Objective: To evaluate the individual and combined effects of obesity and muscle mass on brain volume in a community-dwelling healthy older population. Methods: One thousand two hundred nine participants (M:F = 574:635, mean age 63.6 ± 6.9 years) were included. The cross-sectional area of visceral fat (VF), the height-adjusted appendicular skeletal muscle mass (ASM/height2), and the ratio of thigh muscle to visceral fat (TM/VF) represented obesity, muscle mass, and their integrated value, respectively. Linear regression analysis was performed to establish associations between 215 brain compartment volumes and VF, ASM/height2, and TM/VF after adjusting for covariates. Results: On regression analysis, TM/VF had a positive correlation to the volumes of temporal lobe and cerebellum. TM/VF was associated with volumes of 10 subcompartments. TM/VF was positively correlated with the volumes of left entorhinal cortex, right temporal pole and inferior temporal gyrus related to cognition (p < 0.05, respectively), and the volumes of cerebellum and right pallidum related to movement (p < 0.05, respectively). However, VF had a negative correlation to temporal lobe volume and ASM/height2 had no significant correlation to any of the brain lobes. VF and ASM/height2 were correlated with volumes of 5 subcompartments and one subcompartment, respectively, Conclusions: TM/VF reflects the integrated effect of obesity and muscle mass and is associated with the volume of more brain regions compared to indices of obesity or muscle mass alone. The positive effect of muscle mass and the negative effect of obesity change the volumes of brain regions related to cognition and movement which were not significantly affected by obesity or muscle mass alone. Key Points: • If obesity and muscle mass were considered together, we could find more significant brain volume changes which were not found in obesity or muscle alone. • The ratio of thigh muscle to visceral fat was positively correlated with the volumes of entorhinal cortex, temporal pole, and inferior temporal gyrus related to cognition. • The ratio of thigh muscle to visceral fat was positively correlated with the volumes of cerebellum and pallidum related to movement.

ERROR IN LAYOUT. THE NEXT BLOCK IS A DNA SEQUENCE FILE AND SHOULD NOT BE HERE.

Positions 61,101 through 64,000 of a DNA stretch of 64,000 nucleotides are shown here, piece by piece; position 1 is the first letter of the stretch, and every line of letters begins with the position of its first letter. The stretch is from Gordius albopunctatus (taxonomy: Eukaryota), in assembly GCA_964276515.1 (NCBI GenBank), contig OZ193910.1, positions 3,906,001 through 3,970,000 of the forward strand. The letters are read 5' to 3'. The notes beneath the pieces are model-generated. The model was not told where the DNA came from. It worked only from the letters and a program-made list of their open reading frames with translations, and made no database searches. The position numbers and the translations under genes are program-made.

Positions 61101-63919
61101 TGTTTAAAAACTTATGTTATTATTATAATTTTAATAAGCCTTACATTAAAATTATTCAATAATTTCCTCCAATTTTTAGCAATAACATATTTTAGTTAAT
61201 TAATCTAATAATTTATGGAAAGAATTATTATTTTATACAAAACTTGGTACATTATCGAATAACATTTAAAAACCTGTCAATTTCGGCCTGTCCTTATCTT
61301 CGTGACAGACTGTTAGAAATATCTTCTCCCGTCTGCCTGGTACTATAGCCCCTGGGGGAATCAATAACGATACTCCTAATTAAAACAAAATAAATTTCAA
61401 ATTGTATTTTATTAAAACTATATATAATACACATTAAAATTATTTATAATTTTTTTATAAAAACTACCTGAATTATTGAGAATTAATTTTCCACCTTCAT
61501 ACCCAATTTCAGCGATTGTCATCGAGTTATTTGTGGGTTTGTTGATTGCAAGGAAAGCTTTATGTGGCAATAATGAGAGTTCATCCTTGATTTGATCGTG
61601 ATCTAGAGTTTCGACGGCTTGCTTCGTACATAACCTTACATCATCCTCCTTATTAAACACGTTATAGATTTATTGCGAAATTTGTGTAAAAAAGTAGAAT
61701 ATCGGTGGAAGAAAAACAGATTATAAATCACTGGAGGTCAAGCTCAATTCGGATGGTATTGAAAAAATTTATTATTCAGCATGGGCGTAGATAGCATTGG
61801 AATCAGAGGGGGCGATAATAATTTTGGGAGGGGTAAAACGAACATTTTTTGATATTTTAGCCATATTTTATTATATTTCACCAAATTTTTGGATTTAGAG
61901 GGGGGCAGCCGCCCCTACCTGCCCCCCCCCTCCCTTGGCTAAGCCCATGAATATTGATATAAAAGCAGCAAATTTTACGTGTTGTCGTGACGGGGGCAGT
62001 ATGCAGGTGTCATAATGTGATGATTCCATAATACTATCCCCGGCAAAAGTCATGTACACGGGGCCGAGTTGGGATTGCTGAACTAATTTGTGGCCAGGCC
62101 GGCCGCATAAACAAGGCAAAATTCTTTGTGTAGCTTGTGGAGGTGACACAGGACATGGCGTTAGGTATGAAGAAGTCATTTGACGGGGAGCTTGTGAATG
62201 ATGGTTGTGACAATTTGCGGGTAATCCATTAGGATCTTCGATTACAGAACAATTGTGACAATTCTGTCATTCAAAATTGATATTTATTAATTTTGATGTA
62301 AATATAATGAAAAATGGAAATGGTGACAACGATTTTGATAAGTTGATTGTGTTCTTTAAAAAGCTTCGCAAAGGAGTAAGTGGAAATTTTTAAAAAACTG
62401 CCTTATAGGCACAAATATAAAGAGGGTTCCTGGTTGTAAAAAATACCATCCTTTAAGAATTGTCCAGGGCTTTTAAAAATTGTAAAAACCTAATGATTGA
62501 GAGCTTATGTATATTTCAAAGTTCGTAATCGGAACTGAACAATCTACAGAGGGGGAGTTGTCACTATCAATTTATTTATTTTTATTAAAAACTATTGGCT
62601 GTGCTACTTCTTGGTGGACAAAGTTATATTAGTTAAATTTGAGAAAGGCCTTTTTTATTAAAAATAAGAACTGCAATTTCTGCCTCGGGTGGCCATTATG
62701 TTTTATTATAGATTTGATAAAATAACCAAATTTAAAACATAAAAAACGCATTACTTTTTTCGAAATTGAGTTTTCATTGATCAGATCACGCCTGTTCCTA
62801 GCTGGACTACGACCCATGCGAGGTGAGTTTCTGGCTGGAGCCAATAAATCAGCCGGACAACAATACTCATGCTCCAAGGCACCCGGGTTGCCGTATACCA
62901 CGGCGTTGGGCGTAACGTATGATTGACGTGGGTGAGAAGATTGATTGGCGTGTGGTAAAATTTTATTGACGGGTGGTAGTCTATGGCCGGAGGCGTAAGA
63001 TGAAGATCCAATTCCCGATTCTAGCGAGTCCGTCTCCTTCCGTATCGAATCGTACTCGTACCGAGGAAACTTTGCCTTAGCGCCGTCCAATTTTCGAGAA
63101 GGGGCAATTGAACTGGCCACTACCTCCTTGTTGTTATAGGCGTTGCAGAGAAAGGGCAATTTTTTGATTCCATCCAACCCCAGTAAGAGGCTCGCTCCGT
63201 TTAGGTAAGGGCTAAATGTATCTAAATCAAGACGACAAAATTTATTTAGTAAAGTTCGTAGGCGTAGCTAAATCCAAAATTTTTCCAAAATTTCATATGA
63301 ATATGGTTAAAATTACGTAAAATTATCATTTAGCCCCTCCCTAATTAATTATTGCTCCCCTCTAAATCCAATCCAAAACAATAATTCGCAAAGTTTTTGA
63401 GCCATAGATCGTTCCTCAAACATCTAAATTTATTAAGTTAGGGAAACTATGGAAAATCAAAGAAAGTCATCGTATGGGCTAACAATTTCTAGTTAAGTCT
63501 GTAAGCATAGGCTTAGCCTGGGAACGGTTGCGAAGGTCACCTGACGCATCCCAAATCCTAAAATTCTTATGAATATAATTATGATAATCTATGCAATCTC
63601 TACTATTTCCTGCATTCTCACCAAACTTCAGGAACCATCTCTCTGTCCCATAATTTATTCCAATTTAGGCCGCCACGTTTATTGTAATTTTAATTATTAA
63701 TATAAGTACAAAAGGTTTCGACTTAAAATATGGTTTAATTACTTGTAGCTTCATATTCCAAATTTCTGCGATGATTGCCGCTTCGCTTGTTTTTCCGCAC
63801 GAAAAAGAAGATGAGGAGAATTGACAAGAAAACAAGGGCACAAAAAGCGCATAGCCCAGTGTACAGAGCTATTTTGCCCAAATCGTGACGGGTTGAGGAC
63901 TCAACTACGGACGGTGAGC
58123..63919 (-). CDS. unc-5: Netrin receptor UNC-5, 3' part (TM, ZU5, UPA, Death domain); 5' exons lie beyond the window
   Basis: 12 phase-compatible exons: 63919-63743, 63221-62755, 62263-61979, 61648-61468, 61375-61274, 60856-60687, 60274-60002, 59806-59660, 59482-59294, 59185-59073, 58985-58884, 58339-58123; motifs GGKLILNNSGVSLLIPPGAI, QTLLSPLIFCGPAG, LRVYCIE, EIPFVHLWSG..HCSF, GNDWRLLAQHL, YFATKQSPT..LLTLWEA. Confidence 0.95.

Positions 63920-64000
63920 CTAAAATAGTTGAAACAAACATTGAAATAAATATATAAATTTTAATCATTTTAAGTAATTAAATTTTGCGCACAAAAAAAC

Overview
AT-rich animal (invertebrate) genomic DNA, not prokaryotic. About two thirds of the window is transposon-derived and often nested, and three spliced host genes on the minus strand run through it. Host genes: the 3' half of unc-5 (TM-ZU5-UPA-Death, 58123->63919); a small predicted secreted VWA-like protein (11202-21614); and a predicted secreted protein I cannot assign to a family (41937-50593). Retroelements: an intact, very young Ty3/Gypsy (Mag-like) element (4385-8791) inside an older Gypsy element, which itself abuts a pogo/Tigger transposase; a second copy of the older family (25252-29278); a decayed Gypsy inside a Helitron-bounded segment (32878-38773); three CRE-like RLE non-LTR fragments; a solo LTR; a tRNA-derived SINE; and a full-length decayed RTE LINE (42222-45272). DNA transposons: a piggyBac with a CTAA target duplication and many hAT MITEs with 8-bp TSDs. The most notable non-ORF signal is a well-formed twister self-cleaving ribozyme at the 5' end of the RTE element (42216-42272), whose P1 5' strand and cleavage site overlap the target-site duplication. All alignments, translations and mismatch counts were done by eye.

ASJC Scopus subject areas
- Radiology Nuclear Medicine and imaging